Every two minutes, a person in the United States is injured in a drunk driving crash, according to the National Highway Traffic Safety Administration.
Burlington High School students will see the consequences of impaired and distracted driving on Wednesday, when the community holds a mock car crash. Student and teacher actors, along with local law enforcement and emergency services, will simulate the highly realistic event.
Social studies teacher Francesca Dupuis was inspired to bring the event back to BHS after her own experience with the event in high school. She serves as the faculty adviser to the Student Planning Committee, which is helping to organize the event. BHS last held a crash five years ago.
Dupuis reached out to Margo Austin, a substance abuse prevention counselor, and Tara Holaday, the high school’s prevention coordinator for help. They proposed the event to administration along with Libby Branch and Zhou Golden, who are in the Above the Influence substance prevention group. The students were instrumental in convincing administration that a mock crash was important to students.
“Everyone is aware of consequences that can happen, but sitting in a classroom and listening to teachers tell facts and stories gives you a sense of detachment,” Branch said. “Seeing someone from the school, that people know, will bring you deeper into what can really happen.”
Golden is currently learning how to drive, and thinks the lesson around distracted driving is needed and relevant.
“I definitely think our students here at BHS are a little more sheltered,” she said. “They try to take as many risks as they can.”
Students from all parts of the school are helping to plan the event. The drama club is providing and training student actors, and an AP Calculus class will be doing calculations to determine precise object placement in the scene of the crash. School Resource Officer Brian Difranco will guide the setup of the collision.
Junior Hawa Adam is one of the actors in the crash. She will walk away from the vehicle with minor injuries, and be interviewed by the responding police officer. Adam has been preparing with German teacher and drama club director Leesa “Frau” Guay-Timpson.
“I know it’s going to get really emotional for me and I hope it’s going to have a big impact on the student body as well,” she said.
Principal Tracy Racicot is supportive of the mock crash.
“No matter what the controversy may be around an event that can be shocking, can be dramatic, if it saves one life, it’s worth it,” she said.
The storyline of the fictional event begins with four students, who had been using drugs, alcohol and other substances, driving up from North Beach after prom. The students meet teachers who are driving through the parking lot patrolling, and the two vehicles collide. One student will be dead upon arrival when the scene begins for onlookers. Emergency responders will use the Jaws of Life to cut open the top of the vehicle and remove students.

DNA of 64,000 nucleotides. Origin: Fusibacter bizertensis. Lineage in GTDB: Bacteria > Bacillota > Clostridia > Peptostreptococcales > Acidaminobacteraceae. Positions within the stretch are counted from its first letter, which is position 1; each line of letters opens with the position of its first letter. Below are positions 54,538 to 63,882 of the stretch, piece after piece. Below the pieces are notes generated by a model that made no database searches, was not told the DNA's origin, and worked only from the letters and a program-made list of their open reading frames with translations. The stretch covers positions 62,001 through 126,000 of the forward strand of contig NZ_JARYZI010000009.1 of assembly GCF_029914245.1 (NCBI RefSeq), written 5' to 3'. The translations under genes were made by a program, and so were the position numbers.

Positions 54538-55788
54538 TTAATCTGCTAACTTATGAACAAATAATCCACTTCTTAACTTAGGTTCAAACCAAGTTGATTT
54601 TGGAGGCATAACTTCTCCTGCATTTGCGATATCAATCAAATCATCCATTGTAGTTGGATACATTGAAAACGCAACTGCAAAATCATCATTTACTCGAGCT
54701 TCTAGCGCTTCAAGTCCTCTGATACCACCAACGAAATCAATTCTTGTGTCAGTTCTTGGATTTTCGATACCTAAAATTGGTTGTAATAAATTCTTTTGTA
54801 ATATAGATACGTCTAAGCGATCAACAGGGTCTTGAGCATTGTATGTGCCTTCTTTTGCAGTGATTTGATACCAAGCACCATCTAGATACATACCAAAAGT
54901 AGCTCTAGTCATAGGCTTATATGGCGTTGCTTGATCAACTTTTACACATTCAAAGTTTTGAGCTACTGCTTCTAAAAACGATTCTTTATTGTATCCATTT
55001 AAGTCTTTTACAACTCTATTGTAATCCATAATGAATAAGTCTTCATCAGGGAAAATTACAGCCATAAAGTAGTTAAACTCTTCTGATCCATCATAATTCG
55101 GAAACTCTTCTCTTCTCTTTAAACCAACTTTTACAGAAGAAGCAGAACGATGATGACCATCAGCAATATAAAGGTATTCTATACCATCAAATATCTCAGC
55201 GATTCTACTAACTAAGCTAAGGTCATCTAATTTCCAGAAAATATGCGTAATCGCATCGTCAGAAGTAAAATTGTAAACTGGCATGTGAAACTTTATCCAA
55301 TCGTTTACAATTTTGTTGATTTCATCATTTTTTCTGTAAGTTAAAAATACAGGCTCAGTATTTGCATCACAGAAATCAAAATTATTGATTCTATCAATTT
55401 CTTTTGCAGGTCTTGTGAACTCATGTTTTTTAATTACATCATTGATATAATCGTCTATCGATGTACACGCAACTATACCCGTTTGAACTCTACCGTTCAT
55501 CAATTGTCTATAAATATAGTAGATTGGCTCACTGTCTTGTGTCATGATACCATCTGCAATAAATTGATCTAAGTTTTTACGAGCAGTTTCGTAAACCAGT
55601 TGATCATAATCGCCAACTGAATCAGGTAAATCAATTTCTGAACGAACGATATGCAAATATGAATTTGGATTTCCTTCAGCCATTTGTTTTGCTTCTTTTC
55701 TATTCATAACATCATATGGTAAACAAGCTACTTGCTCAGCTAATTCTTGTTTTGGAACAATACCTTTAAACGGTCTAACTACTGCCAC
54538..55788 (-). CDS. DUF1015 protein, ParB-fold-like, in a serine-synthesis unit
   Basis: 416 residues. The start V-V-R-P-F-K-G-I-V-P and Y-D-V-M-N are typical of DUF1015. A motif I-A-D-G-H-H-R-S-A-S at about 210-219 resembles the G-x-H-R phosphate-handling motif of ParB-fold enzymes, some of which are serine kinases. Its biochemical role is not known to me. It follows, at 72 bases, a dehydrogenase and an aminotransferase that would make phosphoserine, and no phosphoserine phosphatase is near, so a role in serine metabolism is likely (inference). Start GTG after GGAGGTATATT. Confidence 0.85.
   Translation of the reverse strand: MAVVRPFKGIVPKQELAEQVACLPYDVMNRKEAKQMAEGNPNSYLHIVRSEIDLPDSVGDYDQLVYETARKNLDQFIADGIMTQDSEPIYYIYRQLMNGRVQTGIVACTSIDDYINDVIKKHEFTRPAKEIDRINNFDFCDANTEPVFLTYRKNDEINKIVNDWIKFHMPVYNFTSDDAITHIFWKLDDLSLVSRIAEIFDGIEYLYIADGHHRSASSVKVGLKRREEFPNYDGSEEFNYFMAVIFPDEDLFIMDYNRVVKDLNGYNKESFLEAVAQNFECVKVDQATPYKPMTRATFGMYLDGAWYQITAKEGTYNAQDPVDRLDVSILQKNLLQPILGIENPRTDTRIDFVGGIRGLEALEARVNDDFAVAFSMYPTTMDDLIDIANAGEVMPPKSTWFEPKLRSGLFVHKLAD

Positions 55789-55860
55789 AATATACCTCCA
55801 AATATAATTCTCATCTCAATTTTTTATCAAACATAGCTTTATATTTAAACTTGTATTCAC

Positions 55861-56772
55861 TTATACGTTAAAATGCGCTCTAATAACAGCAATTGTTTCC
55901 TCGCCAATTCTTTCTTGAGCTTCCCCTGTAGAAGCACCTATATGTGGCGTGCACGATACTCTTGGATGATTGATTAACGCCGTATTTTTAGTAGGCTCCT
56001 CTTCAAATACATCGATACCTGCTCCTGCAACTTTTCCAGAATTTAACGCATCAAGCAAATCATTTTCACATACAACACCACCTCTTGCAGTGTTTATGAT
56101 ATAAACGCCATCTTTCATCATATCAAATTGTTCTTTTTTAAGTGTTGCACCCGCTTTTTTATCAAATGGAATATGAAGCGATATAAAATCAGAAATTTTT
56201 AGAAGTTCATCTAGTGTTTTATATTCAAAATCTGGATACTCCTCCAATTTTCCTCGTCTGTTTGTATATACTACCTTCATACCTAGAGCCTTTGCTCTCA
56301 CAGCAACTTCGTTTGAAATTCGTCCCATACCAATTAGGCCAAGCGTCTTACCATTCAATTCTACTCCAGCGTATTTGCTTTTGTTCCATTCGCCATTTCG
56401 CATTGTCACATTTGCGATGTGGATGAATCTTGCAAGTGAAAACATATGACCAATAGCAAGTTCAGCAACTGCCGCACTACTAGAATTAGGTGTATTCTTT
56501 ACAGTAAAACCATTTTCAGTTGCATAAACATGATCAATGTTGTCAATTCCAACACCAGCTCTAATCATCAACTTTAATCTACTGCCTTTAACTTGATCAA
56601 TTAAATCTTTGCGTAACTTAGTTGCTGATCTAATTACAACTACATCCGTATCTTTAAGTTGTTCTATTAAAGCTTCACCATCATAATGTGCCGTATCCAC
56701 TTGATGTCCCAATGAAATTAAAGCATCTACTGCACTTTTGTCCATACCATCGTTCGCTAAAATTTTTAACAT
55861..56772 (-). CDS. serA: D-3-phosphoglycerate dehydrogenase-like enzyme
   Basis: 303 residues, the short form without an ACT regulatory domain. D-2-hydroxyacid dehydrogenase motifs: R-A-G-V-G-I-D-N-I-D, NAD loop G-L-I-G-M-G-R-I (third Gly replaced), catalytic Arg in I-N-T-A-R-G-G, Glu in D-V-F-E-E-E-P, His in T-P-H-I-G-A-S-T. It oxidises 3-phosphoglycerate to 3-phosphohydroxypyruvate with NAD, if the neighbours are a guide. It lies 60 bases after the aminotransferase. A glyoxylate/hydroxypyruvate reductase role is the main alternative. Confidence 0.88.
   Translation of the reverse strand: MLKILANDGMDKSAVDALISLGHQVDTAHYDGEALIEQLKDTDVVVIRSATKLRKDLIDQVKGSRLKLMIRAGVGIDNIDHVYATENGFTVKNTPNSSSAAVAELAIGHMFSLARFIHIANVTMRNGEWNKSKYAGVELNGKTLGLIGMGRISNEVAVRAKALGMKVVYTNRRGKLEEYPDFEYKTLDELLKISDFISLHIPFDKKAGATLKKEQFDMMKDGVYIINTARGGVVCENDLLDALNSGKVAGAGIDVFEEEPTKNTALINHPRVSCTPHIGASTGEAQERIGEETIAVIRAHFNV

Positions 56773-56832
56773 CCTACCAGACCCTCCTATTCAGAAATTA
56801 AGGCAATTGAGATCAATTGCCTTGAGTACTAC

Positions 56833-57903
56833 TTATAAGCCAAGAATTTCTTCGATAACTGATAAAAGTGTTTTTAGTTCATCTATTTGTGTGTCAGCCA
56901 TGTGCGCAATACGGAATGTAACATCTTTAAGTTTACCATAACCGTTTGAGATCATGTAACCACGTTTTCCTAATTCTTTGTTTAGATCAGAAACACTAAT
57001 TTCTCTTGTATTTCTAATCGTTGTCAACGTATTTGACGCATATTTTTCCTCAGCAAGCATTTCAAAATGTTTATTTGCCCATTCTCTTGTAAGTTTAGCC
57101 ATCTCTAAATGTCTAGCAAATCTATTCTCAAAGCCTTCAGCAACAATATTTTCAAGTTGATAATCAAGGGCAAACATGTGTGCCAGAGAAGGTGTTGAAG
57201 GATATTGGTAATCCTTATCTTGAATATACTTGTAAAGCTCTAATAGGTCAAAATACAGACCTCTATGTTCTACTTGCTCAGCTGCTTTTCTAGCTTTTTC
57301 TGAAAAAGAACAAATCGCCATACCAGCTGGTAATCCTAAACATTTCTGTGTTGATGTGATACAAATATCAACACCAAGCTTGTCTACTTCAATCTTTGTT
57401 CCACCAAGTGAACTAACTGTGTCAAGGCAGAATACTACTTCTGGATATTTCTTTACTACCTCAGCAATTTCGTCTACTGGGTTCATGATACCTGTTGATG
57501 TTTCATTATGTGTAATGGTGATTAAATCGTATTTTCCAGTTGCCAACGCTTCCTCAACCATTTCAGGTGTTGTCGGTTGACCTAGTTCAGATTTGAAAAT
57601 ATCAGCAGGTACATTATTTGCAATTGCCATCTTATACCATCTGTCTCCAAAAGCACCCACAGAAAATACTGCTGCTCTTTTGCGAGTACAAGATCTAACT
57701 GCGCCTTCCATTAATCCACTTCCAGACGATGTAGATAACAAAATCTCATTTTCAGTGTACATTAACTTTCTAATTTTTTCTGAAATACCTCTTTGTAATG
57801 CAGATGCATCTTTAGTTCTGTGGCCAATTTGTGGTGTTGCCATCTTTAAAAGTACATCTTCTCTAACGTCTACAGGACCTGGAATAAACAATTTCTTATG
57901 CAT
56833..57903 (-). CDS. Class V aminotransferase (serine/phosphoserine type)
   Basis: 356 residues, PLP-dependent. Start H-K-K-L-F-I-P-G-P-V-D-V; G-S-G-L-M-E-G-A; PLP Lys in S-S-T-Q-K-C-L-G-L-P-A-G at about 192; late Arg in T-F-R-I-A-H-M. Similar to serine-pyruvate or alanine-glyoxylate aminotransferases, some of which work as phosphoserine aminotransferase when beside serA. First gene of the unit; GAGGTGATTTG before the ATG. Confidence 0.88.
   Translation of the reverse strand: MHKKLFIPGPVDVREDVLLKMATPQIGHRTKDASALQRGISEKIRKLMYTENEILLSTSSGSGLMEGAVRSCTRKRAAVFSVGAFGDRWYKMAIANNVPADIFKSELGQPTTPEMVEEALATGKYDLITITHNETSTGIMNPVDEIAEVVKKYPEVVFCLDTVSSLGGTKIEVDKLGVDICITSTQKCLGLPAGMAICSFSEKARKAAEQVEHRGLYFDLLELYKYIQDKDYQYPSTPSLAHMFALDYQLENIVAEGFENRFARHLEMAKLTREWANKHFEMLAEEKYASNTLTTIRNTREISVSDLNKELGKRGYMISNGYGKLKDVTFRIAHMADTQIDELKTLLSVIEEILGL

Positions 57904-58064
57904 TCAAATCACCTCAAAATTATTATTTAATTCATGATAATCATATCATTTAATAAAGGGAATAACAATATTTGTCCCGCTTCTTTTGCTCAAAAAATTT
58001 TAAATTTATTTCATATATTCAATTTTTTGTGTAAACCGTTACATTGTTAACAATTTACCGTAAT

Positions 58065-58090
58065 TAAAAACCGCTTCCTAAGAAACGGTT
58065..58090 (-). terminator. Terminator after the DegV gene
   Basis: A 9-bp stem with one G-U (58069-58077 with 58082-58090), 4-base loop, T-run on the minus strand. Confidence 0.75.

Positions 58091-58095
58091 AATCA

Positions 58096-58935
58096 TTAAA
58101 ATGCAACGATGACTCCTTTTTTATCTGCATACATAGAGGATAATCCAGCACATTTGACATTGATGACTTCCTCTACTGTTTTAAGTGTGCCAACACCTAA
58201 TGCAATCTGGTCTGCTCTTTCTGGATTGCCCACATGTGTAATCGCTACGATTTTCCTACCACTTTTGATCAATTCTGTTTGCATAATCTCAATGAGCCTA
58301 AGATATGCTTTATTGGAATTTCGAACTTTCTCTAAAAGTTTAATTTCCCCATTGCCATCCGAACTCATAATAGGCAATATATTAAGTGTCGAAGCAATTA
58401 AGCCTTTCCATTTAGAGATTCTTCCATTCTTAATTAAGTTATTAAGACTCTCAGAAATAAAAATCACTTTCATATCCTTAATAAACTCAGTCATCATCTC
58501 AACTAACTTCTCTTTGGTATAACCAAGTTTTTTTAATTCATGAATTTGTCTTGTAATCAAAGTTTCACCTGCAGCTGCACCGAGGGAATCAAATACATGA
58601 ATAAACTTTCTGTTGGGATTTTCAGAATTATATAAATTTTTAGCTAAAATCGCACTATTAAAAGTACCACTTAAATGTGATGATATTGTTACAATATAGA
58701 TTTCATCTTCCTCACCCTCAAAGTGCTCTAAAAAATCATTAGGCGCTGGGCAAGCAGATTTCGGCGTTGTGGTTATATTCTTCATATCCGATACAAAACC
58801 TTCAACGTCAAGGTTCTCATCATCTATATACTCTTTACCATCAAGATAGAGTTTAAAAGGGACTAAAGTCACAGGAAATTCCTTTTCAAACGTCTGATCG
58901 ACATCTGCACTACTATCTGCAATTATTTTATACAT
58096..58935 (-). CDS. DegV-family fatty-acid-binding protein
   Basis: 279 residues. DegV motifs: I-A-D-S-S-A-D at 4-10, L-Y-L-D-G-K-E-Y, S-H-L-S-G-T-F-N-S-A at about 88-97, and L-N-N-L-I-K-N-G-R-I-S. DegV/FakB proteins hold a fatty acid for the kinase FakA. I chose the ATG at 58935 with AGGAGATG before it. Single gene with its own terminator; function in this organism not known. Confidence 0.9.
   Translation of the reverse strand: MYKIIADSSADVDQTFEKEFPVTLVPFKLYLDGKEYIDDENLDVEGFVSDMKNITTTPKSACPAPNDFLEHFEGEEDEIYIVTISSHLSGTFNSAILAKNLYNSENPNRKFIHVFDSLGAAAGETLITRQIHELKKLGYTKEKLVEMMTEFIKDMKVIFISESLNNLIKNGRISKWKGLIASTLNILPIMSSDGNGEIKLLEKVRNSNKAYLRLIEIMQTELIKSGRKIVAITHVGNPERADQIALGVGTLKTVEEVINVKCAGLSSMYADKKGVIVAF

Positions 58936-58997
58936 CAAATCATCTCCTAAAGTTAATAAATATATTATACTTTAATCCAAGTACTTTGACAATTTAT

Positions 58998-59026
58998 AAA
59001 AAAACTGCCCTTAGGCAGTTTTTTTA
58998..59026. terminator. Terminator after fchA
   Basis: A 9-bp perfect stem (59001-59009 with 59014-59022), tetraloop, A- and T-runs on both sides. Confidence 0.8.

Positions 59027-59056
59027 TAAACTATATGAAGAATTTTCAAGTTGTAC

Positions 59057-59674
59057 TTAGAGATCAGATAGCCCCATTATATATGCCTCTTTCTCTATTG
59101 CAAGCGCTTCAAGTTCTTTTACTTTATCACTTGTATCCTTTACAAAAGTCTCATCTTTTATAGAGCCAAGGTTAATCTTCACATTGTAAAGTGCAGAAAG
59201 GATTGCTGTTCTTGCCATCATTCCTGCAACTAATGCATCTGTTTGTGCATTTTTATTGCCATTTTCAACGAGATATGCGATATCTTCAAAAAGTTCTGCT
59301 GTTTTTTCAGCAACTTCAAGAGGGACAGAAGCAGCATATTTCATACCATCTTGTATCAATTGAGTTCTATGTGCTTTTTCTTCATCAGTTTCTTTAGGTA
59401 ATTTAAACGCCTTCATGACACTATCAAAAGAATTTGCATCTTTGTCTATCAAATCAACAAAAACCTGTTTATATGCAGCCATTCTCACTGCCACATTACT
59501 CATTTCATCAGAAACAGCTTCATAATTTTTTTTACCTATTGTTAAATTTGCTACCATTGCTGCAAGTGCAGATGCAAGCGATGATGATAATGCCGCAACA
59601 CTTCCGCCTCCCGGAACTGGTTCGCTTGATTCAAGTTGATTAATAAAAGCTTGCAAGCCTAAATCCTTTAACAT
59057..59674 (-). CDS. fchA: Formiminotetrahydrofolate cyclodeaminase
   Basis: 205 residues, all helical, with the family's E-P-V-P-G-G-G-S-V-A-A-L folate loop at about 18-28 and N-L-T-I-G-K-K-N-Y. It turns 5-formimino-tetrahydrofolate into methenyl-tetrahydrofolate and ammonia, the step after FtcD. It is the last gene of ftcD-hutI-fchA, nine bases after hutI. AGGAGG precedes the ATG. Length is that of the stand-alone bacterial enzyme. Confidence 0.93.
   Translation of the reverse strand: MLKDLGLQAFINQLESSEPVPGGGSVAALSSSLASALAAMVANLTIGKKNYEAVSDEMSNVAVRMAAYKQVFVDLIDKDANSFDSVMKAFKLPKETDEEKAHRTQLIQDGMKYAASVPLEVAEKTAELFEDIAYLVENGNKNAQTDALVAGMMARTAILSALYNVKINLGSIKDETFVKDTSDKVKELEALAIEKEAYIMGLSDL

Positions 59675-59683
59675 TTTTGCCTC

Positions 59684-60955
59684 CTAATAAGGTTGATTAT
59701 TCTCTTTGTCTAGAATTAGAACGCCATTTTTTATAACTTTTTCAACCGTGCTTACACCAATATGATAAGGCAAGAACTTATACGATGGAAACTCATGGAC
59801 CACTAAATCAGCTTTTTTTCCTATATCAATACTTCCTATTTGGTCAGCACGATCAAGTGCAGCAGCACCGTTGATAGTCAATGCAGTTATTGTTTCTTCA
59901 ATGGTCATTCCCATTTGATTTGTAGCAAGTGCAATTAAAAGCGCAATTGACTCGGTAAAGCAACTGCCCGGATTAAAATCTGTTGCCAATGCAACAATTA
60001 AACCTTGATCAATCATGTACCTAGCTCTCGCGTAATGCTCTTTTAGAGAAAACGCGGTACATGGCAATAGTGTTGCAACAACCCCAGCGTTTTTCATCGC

Jim Buell, a former volunteer firefighter and EMT, is coordinating the logistics of the crash. He has helped create similar events since 1989. Buell began in Dutchess County, N.Y., and brought the program when he moved to Vermont in 2002.
This is entirely a volunteer-effort for Buell, who works as a finance manager at the University of Vermont College of Medicine. He contacts emergency services, and obtains cars from a local junkyard to be used. The impact of the work makes him keep going.
“If I get through to one student, and one students changes their opinion, than the program is a success,” Buell said.
The event is only open to juniors and seniors, who will report to the auditorium at 7:50 a.m. during the late Wednesday start. After a short explanation, observers will head out to the upper parking lot to observe the proceedings in the lower lot. A narrator will explain the scene and point out elements.
The event will be realistic. Students who may be disturbed by the event are encouraged to seek out counseling at school.
Holaday said the organizers are trying to incorporate multiple causes of fatal collisions, including distracted, impaired and intoxicated driving. Drug paraphernalia and other materials will be present in the vehicles.
While drunk driving fatalities have declined in recent years, distracted driving has skyrocketed. The National Safety Council reports that one out of every four car accidents in the U.S. is caused by texting while driving.
Each day in the United States eight people are killed, and 1,161 are injured from distracted driving. At 55 mph, the average text message will take your eyes off the road long enough for the vehicle to cover a football field, according the CDC.
Organizers have timed the event to align with prom, spring break and graduation, Holaday said.
“Evidence backing mock crashes suggest that they’re effective in the short term,” she said, adding that awareness campaigns are more effective in the long run.
A mock trial will be held next spring to show students the legal consequences. The student who “dies” in the crash will be a graduating senior, so they will not be present in school at the time of the trial.
After a fatal car crash killed five Harwood Union High School students in October, Golden feels the experience has significance.
“I think we would be more connected or attached if we saw someone in our school, who we all looked up to and saw on a day to day basis,” Golden said.
If You Go:
Who: BHS juniors and seniors
When: Wednesday, April 19 at 7:50 p.m.
Where: Meet in the BHS auditorium
Photos are not allowed during the event, as sharing of images could create confusion.